THE DROVER'S BLANKET
- A Bush Poem -
Welcome to another of my bush poems. This one is included in 'A Drover's Blanket' which is the sequel to 'Gunnedah Hero'. This poem plays an important part in this novel. It is written by Molly Swenson during some tough times as she waited for her boyfriend, Smokey Danson, to return from the long paddock in 1910, during the biggest drought in Australian history. Want to know what a dover's blanket is? Well, you will have to read Gunnedah Hero, and then the sequel, A Drover's Blanket. You will then realise why I gave this title to this book.
Oh, by the way, Molly had this poem published in the Gunnedah Gazette way back in 1911. Gunnedah is a large town in a farming area of New South Wales, Australia - precisely 630 kilometres from my house. This newspaper still exists today, and I mention the original editor in the story. In fact, it was he who gave the nickname 'Gunnedah Hero' to Smokey Danson back in 1911. His great-great-granddaughter, Lauren, is also mentioned.
And, guess what? The Gunnedah Gazette recently contacted me and asked for copies of my books. They are doing a special article about yours truly and offering my books as prizes to their readers. Naturally, I said YES, and have sent them all sorts of information. For those of you living outside Australia, both 'Gunnedah Hero' and 'A Drover's Blanket' mention actual town names that do exist. So, all of those folks living in and around Gunnedah, New South Wales, will be curious to see the name of their town mentioned in my books.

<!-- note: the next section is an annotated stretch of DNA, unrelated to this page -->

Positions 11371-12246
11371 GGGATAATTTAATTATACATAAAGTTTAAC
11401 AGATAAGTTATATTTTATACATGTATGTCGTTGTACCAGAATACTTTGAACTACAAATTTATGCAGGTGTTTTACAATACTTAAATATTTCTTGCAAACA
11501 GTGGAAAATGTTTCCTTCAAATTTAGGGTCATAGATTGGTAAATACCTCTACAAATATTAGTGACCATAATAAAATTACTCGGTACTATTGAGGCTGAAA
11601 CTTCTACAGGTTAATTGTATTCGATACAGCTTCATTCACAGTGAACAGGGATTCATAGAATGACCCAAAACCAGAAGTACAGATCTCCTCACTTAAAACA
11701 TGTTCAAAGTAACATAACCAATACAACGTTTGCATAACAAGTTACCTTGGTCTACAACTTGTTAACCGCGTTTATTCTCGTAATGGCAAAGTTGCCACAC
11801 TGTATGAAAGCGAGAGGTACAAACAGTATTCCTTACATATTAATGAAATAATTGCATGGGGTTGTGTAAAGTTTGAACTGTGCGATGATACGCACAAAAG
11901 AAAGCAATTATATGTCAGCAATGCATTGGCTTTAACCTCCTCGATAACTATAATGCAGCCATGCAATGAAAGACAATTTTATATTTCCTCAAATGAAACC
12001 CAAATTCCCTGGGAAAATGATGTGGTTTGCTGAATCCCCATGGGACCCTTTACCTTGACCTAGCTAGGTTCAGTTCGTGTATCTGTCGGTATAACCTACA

‘The Drover’s Blanket’
No rain had come for ages, and no water for the grass,
they prayed and waited ages for the toughest drought to pass.
For five long years they suffered long, a dry and dusty land
with a hundred lean and hungry head and pastures made of sand.
Those farmers were no quitters and wanted them alive,
so a drover bravely mounted-up and headed on the drive.
That drover hit the longest road, with three dogs and a pack,
and often he would wonder if he’d ever made it back.
At fourteen years it was a job for only toughened men,
but that’s the way they bred them at ‘Wiralee’ back then.
With the leanest herd he slowly trod each and every day,
not knowing what he’d find ahead, he’d never been that way.
The trip was hot and lonely, for stock, his dogs and he,
a sweltering sun and arid land was all there was to see.
With water scarce and feed so short the stoic drover rode,
step by step he pushed them up the longest lonely road.
With only dogs and cattle there, he camped out all alone,
it was a rugged life to lead but never did he moan.
Though days and weeks passed him by, the drover had one aim,
to save his herd at any cost and revere the family name.
‘Twas letters from a girl that kept his heart so young and free,
the maiden that he cared for, ‘twas one from Yanergee.
Her poetry and words of hope spared him from the pain,
he read her letters every day; she wrote a sweet refrain.
One early mornin’ as he woke, a sudden danger struck,
an angry, deadly serpent was hoping for some luck.
But Sam, his dog, she challenged it, to her there was no fear,
alas, his bravest kelpie died and the drover shed a tear.